Democracy is not a truth machine

Think 12 (33):75-88 (2013)

Authors
Thomas R. Wells
Leiden University
Abstract
ExtractIn a democracy people are free to express their opinions and question those of others. This is an important personal freedom, and also essential to the very idea of government by discussion. But it has also been held to be instrumentally important because in open public debate true ideas will conquer false ones by their merit, and the people will see the truth for themselves. In other words, democracy has an epistemic function as a kind of truth machine. From this it follows that in a democracy there should be no dogma: no knowledge protected from public challenge and debate. Yet this whole argument is founded on embarrassing misconceptions of the nature of truth and of the working of democracy.Send article to KindleTo send this article to your Kindle, first ensure no-reply@cambridge.org is added to your Approved Personal Document E-mail List under your Personal Document Settings on the Manage Your Content and Devices page of your Amazon account. Then enter the ‘name’ part of your Kindle email address below. Find out more about sending to your Kindle. Find out more about sending to your Kindle. Note you can select to send to either the @free.kindle.com or @kindle.com variations. ‘@free.kindle.com’ emails are free but can only be sent to your device when it is connected to wi-fi. ‘@kindle.com’ emails can be delivered even when you are not connected to wi-fi, but note that service fees apply. Find out more about the Kindle Personal Document Service.DEMOCRACY IS NOT A TRUTH MACHINEVolume 12, Issue 33Thomas WellsDOI: https://doi.org/10.1017/S1477175612000309Your Kindle email address Please provide your Kindle email.@free.kindle.com@kindle.com Available formats PDF Please select a format to send. By using this service, you agree that you will only keep articles for personal use, and will not openly distribute them via Dropbox, Google Drive or other file sharing services. Please confirm that you accept the terms of use. Cancel Send ×Send article to Dropbox To send this article to your Dropbox account, please select one or more formats and confirm that you agree to abide by our usage policies. If this is the first time you use this feature, you will be asked to authorise Cambridge Core to connect with your account. Find out more about sending content to Dropbox. DEMOCRACY IS NOT A TRUTH MACHINEVolume 12, Issue 33Thomas WellsDOI: https://doi.org/10.1017/S1477175612000309Available formats PDF Please select a format to send. By using this service, you agree that you will only keep articles for personal use, and will not openly distribute them via Dropbox, Google Drive or other file sharing services. Please confirm that you accept the terms of use. Cancel Send ×Send article to Google Drive To send this article to your Google Drive account, please select one or more formats and confirm that you agree to abide by our usage policies. If this is the first time you use this feature, you will be asked to authorise Cambridge Core to connect with your account. Find out more about sending content to Google Drive. DEMOCRACY IS NOT A TRUTH MACHINEVolume 12, Issue 33Thomas WellsDOI: https://doi.org/10.1017/S1477175612000309Available formats PDF Please select a format to send. By using this service, you agree that you will only keep articles for personal use, and will not openly distribute them via Dropbox, Google Drive or other file sharing services. Please confirm that you accept the terms of use. Cancel Send ×Export citation.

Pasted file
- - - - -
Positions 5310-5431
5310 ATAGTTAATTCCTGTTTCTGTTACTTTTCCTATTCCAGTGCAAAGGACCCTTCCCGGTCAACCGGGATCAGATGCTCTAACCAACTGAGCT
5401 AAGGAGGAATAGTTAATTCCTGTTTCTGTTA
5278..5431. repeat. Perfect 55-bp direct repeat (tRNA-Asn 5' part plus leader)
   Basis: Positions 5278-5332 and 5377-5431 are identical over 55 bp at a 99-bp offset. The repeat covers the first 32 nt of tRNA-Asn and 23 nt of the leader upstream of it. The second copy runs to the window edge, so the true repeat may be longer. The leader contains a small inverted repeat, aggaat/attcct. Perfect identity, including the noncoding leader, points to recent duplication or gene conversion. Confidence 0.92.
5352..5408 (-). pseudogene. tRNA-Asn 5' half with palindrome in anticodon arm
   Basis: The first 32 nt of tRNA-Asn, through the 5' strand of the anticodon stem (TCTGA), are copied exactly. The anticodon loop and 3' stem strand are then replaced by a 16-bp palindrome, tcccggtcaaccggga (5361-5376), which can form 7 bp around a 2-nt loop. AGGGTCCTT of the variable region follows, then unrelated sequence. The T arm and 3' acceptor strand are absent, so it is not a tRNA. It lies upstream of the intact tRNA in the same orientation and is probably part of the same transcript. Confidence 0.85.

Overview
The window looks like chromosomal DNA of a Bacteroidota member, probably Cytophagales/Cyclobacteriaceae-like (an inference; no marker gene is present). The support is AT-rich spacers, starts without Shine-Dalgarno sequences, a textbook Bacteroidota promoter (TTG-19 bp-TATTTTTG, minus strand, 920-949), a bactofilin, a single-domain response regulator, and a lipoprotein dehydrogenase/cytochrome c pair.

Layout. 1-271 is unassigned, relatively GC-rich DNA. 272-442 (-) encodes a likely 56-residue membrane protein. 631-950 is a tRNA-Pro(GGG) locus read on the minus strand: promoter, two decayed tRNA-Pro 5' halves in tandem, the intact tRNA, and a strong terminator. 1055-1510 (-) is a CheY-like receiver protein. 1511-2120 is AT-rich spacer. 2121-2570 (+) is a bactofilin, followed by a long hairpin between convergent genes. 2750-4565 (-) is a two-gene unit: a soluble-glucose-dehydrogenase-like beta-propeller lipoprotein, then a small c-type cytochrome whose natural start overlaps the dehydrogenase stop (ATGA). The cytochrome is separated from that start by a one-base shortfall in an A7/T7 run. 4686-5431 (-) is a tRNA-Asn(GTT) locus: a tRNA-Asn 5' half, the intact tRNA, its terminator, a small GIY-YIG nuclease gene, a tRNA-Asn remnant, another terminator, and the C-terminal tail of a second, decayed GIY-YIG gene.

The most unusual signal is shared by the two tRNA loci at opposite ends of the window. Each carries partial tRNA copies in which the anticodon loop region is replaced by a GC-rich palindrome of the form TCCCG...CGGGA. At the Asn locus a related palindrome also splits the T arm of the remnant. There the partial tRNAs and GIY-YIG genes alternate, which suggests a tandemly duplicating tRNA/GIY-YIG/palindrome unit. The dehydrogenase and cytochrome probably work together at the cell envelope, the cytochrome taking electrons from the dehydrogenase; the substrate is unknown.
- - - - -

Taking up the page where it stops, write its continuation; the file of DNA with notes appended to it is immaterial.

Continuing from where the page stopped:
Keywords Democracy  John Stuart Mill  Climate change  Rhetoric  Hannah Arendt  Censorship  Truth  Fake News  Science
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DOI 10.1017/s1477175612000309
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